School started after Labor Day, and I was back into the routine of school and boarding there from Monday to Friday. Holidays aside, this was life for the next nine months until, once again, the buses would arrive at the playing field. Two hours after that, Billie and l would be rushing to be the first ones off the bus and on our way to hunt for frogs and snakes in the grassy brook by the gravel lot.

Part 2: Bus to Schroon Lake

It is an early autumn afternoon, Canadian Thanksgiving weekend, and I am going home to Crown Point to the farm to be with my mom and stepdad George. I’m living alone at a boardinghouse in Montréal, finishing my high school career at Lower Canada College, just another nine months, and then off to university and more polishing and finishing. I’m not alone; the house is owned and run by a buxom older widow called Mrs. B, the grandmother of a schoolmate of mine. She is considerate, but not particularly kind, frugal but not miserly, where the best meal is always breakfast. Mrs. B has another lodger, a Ms. Tremblay, a middle-aged French-Canadian divorcee who works in an accounting firm all day downtown.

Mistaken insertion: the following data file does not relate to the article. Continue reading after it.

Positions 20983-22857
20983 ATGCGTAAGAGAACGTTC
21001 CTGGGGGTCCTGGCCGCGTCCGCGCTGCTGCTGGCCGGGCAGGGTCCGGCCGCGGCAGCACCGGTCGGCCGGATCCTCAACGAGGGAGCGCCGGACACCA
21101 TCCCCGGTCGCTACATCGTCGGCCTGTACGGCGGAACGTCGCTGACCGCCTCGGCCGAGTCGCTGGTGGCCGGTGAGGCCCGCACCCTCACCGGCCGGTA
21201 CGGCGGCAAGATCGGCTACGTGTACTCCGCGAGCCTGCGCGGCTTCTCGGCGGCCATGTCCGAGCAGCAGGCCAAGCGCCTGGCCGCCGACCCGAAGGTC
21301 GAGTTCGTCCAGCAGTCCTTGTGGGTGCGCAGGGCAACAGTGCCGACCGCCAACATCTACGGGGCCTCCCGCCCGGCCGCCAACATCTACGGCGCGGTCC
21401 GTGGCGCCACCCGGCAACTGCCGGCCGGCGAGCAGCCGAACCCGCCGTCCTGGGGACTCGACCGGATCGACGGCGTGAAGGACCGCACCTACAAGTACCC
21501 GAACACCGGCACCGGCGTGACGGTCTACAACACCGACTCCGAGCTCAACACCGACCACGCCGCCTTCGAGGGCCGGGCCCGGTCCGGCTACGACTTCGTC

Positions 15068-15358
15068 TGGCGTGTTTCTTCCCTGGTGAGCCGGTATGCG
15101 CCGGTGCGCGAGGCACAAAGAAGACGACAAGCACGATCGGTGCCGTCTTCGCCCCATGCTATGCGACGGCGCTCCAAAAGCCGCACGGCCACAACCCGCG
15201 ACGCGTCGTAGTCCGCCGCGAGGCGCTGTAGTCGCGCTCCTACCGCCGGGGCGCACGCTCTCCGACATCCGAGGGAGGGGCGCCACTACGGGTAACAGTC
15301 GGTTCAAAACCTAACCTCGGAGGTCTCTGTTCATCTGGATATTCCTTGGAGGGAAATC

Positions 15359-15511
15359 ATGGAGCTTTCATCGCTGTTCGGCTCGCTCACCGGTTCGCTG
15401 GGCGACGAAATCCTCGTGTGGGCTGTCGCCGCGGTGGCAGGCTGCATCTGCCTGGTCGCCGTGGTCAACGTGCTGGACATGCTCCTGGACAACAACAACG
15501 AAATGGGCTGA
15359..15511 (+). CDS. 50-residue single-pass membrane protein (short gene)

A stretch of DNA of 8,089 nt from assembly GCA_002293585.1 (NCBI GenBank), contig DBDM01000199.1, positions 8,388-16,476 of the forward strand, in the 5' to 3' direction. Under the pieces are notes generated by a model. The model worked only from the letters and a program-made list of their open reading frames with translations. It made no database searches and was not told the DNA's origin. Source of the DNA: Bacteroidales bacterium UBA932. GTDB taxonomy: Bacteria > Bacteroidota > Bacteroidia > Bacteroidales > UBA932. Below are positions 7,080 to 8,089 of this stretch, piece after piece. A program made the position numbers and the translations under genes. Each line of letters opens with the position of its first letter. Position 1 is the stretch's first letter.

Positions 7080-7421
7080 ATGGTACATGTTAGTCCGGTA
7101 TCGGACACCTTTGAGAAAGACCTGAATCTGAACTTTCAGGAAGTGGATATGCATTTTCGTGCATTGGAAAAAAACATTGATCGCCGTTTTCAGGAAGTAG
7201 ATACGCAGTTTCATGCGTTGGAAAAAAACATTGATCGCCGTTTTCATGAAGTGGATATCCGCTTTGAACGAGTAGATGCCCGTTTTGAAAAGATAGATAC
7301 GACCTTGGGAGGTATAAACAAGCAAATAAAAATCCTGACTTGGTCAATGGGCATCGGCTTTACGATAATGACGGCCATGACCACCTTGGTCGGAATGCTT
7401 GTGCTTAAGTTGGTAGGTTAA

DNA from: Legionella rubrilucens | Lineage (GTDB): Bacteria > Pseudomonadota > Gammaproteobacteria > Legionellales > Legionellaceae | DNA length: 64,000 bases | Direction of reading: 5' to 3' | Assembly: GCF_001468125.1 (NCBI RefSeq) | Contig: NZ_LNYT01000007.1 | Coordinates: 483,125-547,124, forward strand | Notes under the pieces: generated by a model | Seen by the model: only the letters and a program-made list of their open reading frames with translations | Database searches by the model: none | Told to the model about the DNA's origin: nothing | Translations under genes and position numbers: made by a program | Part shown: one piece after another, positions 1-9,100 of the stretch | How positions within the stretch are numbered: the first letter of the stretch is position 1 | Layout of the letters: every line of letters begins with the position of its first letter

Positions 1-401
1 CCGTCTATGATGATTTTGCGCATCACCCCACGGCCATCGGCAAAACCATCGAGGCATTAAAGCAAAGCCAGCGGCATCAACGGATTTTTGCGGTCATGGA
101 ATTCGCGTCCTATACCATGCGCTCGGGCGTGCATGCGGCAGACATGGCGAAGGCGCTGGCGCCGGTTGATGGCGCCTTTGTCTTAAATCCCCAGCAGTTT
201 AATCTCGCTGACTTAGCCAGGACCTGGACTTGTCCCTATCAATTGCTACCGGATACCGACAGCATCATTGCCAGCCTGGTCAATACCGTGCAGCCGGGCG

Going back home is a respite from the academic routine and long hours spent sleeping to avoid the reality, a way to persevere as I have done since my father died when I was seven years old and my life course changed forever. No dad, so it was off to summer camp and then boarding school, the most reasonable English thing to do, even for a seven-year-old. But that is all in the past. Accepting this reality, I am learning how to make the best of it, not happily maybe, but that’s another story.

I pack a few belongings and take the bus downtown to the terminus at Dorchester near Dominion Square, just up from Windsor station, a heroic edifice so integral to and interwoven into Canada’s history and destiny. I buy a return ticket and sit listening for the garbled message announcing the bus that goes to Plattsburgh, Schroon Lake, Glens Falls, Albany, ending at the Port Authority bus terminus on W. 42nd Street in New York City. I climb aboard, having put my suitcase down below, and grab a window seat. The bus is busy but not crowded this Friday afternoon, and at precisely 4 pm, we enter the late-day traffic in downtown Montréal.